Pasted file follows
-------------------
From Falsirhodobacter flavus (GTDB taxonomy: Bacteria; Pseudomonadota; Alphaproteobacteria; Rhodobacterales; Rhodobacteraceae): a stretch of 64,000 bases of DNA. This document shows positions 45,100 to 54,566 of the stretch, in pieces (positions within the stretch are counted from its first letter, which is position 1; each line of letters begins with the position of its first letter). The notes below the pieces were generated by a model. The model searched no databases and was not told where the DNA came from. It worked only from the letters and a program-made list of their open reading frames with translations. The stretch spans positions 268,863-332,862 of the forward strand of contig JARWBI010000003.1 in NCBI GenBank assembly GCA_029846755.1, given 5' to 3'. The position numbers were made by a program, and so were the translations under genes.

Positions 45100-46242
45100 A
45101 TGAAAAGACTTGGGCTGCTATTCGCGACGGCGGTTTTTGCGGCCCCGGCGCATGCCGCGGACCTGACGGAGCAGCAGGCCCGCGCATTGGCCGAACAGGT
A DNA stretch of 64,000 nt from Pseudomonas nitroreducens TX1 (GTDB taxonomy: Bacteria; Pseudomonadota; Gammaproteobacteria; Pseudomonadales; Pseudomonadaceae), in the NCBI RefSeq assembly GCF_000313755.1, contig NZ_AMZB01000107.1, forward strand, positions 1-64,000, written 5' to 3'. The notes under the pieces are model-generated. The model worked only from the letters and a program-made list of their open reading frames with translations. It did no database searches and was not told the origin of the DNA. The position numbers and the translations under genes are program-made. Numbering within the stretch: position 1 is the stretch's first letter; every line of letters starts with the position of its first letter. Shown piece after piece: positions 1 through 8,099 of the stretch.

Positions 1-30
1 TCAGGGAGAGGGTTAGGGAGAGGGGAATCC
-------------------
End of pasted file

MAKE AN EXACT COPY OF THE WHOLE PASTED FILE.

From Falsirhodobacter flavus (GTDB taxonomy: Bacteria; Pseudomonadota; Alphaproteobacteria; Rhodobacterales; Rhodobacteraceae): a stretch of 64,000 bases of DNA. This document shows positions 45,100 to 54,566 of the stretch, in pieces (positions within the stretch are counted from its first letter, which is position 1; each line of letters begins with the position of its first letter). The notes below the pieces were generated by a model. The model searched no databases and was not told where the DNA came from. It worked only from the letters and a program-made list of their open reading frames with translations. The stretch spans positions 268,863-332,862 of the forward strand of contig JARWBI010000003.1 in NCBI GenBank assembly GCA_029846755.1, given 5' to 3'. The position numbers were made by a program, and so were the translations under genes.

Positions 45100-46242
45100 A
45101 TGAAAAGACTTGGGCTGCTATTCGCGACGGCGGTTTTTGCGGCCCCGGCGCATGCCGCGGACCTGACGGAGCAGCAGGCCCGCGCATTGGCCGAACAGGT
A DNA stretch of 64,000 nt from Pseudomonas nitroreducens TX1 (GTDB taxonomy: Bacteria; Pseudomonadota; Gammaproteobacteria; Pseudomonadales; Pseudomonadaceae), in the NCBI RefSeq assembly GCF_000313755.1, contig NZ_AMZB01000107.1, forward strand, positions 1-64,000, written 5' to 3'. The notes under the pieces are model-generated. The model worked only from the letters and a program-made list of their open reading frames with translations. It did no database searches and was not told the origin of the DNA. The position numbers and the translations under genes are program-made. Numbering within the stretch: position 1 is the stretch's first letter; every line of letters starts with the position of its first letter. Shown piece after piece: positions 1 through 8,099 of the stretch.

Positions 1-30
1 TCAGGGAGAGGGTTAGGGAGAGGGGAATCC